If you really are anal about keeping things running perfectly, then why don't you just invest US$10 in a cassette removal tool? The premise (first post) of this thread was that you would not be able to replace that plastic part, because you need "special tools". Well, buy that "special tool". It won't break the bank, and you can also help your friends that need to replace their cassettes (something that you'll have to do yourself, one day).

  12. #12
    is slower than you Peek the Geek's Avatar
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    Quote Originally Posted by rallykid
    anal about keeping things running perfectly......10+ years as a cellular technician
    As a cellular customer, I don't understand the correlation.

  13. #13
    Senior Member DieselDan's Avatar
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    You could just take a pair of needlenose pliers and pull it out yourself.
    Bikes use brakes to stop.

    If your bike has breaks, don't ride it.

  14. #14
    You need a new bike supcom's Avatar
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    Quote Originally Posted by wroomwroomoops
    If you really are anal about keeping things running perfectly, then why don't you just invest US$10 in a cassette removal tool? The premise (first post) of this thread was that you would not be able to replace that plastic part, because you need "special tools". Well, buy that "special tool". It won't break the bank, and you can also help your friends that need to replace their cassettes (something that you'll have to do yourself, one day).
    He'll need to buy a chain whip as well as the lockring tool. Still a good investment.

  15. #15
    Sir Fallalot wroomwroomoops's Avatar
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    Quote Originally Posted by supcom
    He'll need to buy a chain whip as well as the lockring tool. Still a good investment.
    In my opinion, an old chain will work just fine. Depending on my mood, it's sometimes even better than a chainwhip (I have been changing cassettes relatively frequently while switching to a new pair of wheels, sometimes ago).
    Last edited by wroomwroomoops; 08-07-06 at 11:55 PM.

  16. #16
    Wot no bike? pahearn's Avatar
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    Quote Originally Posted by DieselDan
    You could just take a pair of needlenose pliers and pull it out yourself.
    +1, that's exactly what I've done with all the bikes I've had...

  17. #17
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    Let's see, you broke the dork disk.......


    oh well.

  18. #18
    Banned.
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    You just discovered why most people take them off. Eventually they will break. I had this happen twice, and both times it ruined that particular ride. I am much wiser now and would never own a bike with one on.

    When i get a new bike that and the reflectors are the first thing to go, oh, and yeah...the saddle.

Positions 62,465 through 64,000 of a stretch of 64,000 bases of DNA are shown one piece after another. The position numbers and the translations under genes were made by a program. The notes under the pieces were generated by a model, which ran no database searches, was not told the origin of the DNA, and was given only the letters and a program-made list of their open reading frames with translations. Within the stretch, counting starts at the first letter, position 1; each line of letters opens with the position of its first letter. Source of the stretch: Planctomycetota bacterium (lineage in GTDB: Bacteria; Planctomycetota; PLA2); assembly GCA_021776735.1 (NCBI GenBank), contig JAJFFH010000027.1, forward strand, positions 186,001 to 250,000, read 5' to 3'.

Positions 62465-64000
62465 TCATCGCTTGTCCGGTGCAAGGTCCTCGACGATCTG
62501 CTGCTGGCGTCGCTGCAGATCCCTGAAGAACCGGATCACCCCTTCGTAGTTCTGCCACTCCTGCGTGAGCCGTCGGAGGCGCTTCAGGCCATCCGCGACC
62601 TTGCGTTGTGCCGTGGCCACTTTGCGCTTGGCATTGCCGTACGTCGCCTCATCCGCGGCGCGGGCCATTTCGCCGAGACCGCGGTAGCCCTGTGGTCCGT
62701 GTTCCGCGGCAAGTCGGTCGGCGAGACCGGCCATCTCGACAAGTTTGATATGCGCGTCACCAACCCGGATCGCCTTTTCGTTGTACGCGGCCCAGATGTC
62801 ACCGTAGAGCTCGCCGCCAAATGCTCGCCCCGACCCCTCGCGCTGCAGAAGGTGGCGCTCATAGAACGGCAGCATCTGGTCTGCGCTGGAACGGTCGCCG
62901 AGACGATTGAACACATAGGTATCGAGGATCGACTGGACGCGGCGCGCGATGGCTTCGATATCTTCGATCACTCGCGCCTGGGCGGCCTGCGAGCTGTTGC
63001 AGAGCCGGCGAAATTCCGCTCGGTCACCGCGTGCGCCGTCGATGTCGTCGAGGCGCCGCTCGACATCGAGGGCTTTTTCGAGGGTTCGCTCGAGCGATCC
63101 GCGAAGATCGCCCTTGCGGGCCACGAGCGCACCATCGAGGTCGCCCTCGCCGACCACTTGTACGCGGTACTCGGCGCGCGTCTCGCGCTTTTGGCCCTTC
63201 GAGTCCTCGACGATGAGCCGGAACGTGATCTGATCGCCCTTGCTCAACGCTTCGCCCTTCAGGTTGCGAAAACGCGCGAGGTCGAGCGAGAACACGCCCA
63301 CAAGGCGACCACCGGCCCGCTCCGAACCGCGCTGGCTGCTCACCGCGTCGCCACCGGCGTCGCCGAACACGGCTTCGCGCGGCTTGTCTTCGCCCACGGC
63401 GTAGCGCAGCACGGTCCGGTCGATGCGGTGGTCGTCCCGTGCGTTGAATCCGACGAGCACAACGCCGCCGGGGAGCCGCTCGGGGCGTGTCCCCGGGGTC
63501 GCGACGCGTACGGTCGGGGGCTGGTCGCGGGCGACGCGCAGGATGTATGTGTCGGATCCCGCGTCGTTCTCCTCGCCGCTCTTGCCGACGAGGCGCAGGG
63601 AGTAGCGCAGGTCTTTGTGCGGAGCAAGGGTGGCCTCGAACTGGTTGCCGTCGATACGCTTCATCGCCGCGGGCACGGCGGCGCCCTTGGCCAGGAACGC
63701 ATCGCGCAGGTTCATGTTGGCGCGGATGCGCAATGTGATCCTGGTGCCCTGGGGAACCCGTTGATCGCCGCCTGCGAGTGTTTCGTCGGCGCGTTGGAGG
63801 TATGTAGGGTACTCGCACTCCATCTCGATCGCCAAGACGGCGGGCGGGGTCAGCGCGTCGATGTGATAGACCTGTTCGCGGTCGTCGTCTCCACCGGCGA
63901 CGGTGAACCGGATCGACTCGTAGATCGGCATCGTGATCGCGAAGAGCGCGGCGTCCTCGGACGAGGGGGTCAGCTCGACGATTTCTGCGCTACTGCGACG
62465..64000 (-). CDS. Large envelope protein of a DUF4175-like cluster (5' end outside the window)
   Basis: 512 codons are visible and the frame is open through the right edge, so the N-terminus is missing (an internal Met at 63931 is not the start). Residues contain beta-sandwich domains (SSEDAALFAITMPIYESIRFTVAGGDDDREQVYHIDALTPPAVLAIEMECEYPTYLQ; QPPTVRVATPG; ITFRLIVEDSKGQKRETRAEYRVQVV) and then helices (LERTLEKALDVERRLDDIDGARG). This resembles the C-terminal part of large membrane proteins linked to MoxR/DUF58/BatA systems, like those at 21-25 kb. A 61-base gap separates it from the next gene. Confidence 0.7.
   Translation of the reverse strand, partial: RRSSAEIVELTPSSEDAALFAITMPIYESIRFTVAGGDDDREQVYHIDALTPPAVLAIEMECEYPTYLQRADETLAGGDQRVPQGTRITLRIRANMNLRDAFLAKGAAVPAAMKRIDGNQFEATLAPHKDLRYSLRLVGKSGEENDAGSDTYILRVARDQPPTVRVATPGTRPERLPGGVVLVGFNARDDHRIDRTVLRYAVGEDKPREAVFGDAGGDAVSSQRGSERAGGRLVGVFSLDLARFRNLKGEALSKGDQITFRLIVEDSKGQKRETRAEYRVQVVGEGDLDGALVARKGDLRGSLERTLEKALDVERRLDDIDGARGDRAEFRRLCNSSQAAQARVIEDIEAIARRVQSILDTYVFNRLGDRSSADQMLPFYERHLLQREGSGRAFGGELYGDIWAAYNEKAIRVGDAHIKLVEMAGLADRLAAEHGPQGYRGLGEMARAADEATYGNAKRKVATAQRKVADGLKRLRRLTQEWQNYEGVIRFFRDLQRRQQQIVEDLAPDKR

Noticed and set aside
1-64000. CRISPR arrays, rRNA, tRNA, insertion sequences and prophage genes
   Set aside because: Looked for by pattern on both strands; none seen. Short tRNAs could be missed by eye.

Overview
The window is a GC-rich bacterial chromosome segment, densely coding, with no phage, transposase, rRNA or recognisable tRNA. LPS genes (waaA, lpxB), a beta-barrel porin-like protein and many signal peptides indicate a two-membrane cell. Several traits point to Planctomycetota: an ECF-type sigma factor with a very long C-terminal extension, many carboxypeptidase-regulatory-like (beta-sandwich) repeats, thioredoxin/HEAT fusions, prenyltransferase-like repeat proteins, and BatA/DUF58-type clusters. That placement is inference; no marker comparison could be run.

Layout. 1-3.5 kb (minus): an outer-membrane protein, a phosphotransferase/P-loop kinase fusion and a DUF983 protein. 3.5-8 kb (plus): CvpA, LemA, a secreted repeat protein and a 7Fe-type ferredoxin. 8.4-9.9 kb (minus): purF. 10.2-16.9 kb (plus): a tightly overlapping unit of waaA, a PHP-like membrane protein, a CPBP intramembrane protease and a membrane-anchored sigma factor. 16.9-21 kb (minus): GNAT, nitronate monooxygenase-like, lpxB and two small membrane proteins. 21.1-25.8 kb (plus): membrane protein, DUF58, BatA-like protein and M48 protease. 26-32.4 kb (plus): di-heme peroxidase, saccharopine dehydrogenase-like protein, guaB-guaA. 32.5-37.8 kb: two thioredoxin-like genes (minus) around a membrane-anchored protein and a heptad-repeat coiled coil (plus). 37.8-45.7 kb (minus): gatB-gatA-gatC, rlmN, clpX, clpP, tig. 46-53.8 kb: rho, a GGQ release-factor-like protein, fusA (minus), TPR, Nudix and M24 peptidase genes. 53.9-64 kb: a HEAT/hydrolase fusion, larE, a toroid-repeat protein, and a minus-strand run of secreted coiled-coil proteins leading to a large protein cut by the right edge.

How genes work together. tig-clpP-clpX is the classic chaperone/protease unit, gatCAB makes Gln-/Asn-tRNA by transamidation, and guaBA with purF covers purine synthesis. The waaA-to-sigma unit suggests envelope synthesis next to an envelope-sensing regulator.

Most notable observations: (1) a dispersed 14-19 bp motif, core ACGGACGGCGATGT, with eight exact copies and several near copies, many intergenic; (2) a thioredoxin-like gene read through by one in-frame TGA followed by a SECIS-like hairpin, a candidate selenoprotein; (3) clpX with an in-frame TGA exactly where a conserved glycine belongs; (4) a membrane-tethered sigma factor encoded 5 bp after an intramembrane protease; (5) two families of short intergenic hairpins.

19. #19
    Spin my crank rallykid's Avatar
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    The plan was, and still is, to pick up the tools I would need just in case I need them in the future. However at the time I did not have them available. As for breaking them, well, I rode my Diamondback HARD for 9 years and the original disk is still on it and not cracked. That is why I was surprised when this one broke. I noticed that the one on the DB mounted differently though, it didn't have the cheap little tabs.
    You've very successfully put 2 and 2 together and gotten a beaver. You're so far off the mark that you've left numbers altogether and entered addition with mammals.

  20. #20
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    Quote Originally Posted by Portis

    When i get a new bike that and the reflectors are the first thing to go, oh, and yeah...the saddle.

    You ride without a saddle?? I'd like to see that. :-)

  21. #21
    Banned. Jason222's Avatar
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    Sounds like there's a lot of anal guys in this thread

  22. #22
    Always find my way home
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    Quote Originally Posted by supcom
    He'll need to buy a chain whip as well as the lockring tool. Still a good investment.
    Just a note before he goes to buy tools-the 3700 has a freewheel, not a cassette... A shimano freewheel tool is just the ticket and cheaper if he really must remove/replace a $3 plastic disk.
    "Send lawyers, guns, and money"

  23. #23
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    Cassette tool and chainwhip are must haves anyway. gotta keep the importants parts clean

  24. #24
    34x25 FTW! oboeguy's Avatar
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    You're worried about a busted dork disc? Don't sweat it, and get yourself some cassette removal tools! Chainwhip, lockring tool and monkey wrench should set you back less than $20 all told.

    Edit: I should mention that I find said tools invaluable for keeping things clean, and, for travel! To pack my folding bikes one thing I do is remove the cassette. So yeah, it's easy and takes no time at all!
    Quote Originally Posted by Blue Order
    Quote Originally Posted by sknhgy
    I do not want to be associated with the kind of riders that come through my neck of the woods on weekends, dressed in superhero costumes
    Do they wear capes?
    ---

    http://www.cycopaths.net/

  25. #25
    Always find my way home
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    Quote Originally Posted by desmo13
    Cassette tool and chainwhip are must haves anyway. gotta keep the importants parts clean
    +1 for most of us who have a use for them but as I mentioned earlier OP needs a freewheel remover for the model bike he has...
    "Send lawyers, guns, and money"